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  • adj

Synonyms for catachrestic

constituting or characterized by or given to catachresis

References in periodicals archive ?
The subject of that evaluative gaze appears, we might say, in a kind of catachrestic split, seeing itself being seen as an administrative problem and a statistical entity (part of a "population").
Palimpsest histories and catachrestic interventions.
In responding to this novel's catachrestic figure, then, the reader is required to respond to what the text itself cannot narrativize.
We conserve the same catachrestic of substrate, the choice of the slot antenna because of bi-directional radiation which is in the benefit of RFID system and the possibility of reduction of the size of antenna.
But that move was still some way off historically: forty years later, for example, we find John Ruskin in Sesame and Lilies playing the same Coleridgean game, though this time in reverse, with "blind mouths" from Lycidas--a catachrestic or merely oxymoronic locution unless one knows the Greek ancestor of our bishop.
Feldman takes up these questions by considering the catachrestic character of conscience in the major works of Hobbes, Hegel, and Heidegger.
As the people of a relatively insulated region of provincialized commodity circulation are roughly integrated within long-distance markets, forms of catachrestic narrative emerge as a structure of feeling that attempts to make sense of this strongly felt but inchoately understood phagocytosis.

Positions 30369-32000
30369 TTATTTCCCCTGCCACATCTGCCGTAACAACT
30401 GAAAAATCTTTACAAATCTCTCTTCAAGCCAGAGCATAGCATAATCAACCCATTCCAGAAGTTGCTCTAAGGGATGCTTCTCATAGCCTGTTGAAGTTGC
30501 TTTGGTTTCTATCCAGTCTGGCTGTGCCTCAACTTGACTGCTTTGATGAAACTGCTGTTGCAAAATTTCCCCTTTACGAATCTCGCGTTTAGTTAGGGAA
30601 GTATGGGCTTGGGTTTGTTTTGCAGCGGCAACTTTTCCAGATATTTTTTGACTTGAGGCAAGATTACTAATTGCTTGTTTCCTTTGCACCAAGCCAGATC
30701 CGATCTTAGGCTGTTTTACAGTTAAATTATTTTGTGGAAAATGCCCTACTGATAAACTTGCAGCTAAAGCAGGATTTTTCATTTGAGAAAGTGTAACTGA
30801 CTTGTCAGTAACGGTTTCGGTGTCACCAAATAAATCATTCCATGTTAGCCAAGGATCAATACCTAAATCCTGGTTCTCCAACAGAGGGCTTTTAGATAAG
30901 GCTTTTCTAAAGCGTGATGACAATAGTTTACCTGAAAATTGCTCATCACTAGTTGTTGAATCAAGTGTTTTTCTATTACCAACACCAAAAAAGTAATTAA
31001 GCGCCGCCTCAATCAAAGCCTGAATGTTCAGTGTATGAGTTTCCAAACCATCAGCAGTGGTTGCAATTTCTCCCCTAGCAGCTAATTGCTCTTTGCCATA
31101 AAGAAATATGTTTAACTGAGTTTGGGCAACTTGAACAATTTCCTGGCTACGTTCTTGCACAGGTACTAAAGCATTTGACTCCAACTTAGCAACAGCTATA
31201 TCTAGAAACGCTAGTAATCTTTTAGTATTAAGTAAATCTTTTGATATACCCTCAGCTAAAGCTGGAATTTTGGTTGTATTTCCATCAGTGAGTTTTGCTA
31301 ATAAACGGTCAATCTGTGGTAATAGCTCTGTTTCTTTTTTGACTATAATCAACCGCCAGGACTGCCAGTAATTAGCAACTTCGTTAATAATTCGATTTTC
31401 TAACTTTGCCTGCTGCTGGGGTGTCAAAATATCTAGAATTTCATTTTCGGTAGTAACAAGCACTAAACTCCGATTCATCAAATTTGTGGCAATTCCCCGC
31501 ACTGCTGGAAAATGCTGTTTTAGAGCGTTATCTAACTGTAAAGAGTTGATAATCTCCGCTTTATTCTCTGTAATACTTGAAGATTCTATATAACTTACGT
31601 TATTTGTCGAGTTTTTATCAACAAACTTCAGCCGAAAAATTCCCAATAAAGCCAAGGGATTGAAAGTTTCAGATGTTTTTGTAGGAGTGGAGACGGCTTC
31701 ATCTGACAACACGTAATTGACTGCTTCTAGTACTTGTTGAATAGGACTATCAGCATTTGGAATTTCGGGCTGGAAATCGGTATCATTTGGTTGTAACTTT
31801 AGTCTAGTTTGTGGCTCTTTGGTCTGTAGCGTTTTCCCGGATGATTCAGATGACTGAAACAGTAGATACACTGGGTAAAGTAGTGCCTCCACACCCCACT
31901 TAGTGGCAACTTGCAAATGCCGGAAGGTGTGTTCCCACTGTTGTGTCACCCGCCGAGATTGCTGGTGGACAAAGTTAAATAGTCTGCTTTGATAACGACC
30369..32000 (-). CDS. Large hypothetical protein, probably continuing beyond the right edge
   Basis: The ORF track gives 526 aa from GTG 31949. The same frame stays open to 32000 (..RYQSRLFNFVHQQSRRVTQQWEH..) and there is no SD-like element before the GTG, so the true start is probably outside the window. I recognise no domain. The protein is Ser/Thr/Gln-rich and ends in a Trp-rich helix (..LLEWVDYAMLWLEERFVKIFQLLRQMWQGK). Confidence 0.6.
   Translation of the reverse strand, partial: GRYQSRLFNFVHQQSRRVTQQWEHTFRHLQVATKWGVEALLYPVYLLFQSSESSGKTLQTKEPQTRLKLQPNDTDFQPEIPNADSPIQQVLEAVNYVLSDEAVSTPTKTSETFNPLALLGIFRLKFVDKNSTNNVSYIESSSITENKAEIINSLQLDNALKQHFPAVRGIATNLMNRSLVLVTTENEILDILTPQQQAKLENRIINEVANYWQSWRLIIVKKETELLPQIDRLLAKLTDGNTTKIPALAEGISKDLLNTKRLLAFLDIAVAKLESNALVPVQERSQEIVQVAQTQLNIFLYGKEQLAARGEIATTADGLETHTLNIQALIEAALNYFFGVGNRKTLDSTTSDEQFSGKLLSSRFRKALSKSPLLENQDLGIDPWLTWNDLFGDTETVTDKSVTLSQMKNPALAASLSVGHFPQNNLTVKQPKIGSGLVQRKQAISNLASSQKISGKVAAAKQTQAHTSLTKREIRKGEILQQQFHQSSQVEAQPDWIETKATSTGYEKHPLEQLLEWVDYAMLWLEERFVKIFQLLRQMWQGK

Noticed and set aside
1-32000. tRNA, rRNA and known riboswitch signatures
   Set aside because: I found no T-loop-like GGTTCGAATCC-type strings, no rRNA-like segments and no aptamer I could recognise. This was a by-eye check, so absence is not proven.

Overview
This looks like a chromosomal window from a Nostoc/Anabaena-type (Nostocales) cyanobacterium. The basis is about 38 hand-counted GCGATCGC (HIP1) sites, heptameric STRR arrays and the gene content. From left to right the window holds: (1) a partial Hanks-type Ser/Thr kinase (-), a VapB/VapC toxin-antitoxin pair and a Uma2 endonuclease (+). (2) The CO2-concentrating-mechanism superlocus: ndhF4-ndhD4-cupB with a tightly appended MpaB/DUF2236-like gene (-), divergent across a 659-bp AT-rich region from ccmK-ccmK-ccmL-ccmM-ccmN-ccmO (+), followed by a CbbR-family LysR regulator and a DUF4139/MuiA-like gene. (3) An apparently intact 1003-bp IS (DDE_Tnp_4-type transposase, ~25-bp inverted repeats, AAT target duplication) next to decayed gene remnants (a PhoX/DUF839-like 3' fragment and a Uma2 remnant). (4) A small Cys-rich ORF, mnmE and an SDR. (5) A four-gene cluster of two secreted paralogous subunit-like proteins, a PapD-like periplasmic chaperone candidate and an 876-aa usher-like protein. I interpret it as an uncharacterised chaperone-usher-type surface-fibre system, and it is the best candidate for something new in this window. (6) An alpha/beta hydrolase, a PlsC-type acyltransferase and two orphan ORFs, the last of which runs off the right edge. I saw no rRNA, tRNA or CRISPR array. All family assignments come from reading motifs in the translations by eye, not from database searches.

In another critical language we might call it a catachrestic intrusion in a field of meanings that nevertheless underwrites those meanings.
"Unworked and Unavowable: Community in The Awkward Age," exploring "the relation of speech-acts to community" (84), develops Jean-Luc Nancy's concept of La communaute desoeuvree, which Miller translates as the "unworked" community, to read the catachrestic aspect of language in The Awkward Age.
In my work on the Jacobin assemblage of enunciation in the French Revolution I identify three typical operations: catachrestic metonymy (the renaming of a whole by a part); centrifugal translation (Jacobin spokesmen travelling to outlying villages and translating the law passed by the Assemblee nationale into local dialects for the resolution of disputes) and centripetal incarnation (Robespierre's attempt to let the people speak through him).
(28) Within the Enlightenment-era narratives that first broadcasted it, this catachrestic but ingenious conceit linked somatic response (orality and aurality) with the realities of racial exclusion, nautical travel, and largely capitalistic transculturation.
The real and/or lettered city is always already in a real-izable state/space, a transcultural process of identification, what Glissant would call creolizations, or Gayatri Spivak would describe as catachrestic, which, according to de la Campa, "augments the notion of textuality" by including within its framework political and economic forces making the textual a component of a larger, more intricate social totality.
Several of the examples are indicated as catachrestic ("Hares" to signify "iron" is a metonymy that is typical of the common language, according to Artemidorus, a rhetor of the second century CE) or they are catachrestic but not explicitly defined so.
William Pietz addresses just this catachrestic indecorum in his history of the "discursively promiscuous" fetish.